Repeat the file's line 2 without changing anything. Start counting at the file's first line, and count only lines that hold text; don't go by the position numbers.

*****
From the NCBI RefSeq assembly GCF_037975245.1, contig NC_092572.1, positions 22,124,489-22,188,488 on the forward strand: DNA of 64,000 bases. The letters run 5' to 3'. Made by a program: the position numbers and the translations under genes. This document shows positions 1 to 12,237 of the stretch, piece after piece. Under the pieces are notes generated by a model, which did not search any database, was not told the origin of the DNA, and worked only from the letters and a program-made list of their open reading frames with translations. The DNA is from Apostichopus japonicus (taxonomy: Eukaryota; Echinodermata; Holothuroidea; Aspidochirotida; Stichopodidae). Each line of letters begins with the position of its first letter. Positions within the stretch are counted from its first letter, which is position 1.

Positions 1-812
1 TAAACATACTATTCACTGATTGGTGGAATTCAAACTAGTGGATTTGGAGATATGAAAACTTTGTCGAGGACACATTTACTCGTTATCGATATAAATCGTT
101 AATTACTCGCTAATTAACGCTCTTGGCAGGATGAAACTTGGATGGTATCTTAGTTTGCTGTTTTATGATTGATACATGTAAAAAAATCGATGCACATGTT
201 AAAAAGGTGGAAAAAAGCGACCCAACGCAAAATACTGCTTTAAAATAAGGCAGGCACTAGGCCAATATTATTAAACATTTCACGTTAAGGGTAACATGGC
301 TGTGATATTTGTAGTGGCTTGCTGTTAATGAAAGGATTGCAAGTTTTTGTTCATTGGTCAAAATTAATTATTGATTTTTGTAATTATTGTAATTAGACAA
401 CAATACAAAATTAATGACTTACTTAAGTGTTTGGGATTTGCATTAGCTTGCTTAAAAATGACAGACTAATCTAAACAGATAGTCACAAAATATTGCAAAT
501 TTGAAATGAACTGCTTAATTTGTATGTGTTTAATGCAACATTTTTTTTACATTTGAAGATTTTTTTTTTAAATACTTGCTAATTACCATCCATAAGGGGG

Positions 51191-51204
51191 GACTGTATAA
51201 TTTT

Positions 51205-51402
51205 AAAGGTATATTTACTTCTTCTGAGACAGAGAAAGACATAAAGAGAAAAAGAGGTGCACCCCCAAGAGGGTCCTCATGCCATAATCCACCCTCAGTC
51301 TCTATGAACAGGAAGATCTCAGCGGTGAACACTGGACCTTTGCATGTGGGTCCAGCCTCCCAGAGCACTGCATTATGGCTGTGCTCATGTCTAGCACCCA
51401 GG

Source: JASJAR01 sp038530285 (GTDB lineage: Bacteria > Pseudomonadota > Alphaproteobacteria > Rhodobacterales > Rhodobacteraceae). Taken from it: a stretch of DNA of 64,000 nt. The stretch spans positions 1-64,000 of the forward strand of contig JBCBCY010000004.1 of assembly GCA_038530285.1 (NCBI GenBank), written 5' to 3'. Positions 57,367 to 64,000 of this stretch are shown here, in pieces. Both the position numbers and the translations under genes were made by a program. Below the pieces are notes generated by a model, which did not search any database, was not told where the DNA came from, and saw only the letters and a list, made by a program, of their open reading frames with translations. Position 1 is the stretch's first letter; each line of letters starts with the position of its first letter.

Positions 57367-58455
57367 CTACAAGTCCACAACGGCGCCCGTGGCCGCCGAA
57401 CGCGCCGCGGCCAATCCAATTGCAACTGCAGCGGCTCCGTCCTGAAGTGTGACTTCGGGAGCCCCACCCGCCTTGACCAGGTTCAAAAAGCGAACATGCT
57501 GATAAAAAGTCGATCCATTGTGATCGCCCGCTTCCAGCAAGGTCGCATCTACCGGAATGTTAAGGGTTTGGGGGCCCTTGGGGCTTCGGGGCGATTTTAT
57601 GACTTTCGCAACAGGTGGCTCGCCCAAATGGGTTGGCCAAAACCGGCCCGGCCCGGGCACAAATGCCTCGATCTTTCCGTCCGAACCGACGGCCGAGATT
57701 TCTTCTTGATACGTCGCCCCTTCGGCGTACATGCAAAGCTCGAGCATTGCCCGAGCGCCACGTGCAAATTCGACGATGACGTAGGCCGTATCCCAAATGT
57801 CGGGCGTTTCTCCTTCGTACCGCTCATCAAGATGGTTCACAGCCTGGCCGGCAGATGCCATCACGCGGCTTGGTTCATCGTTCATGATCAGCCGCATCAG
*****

Positions 1-812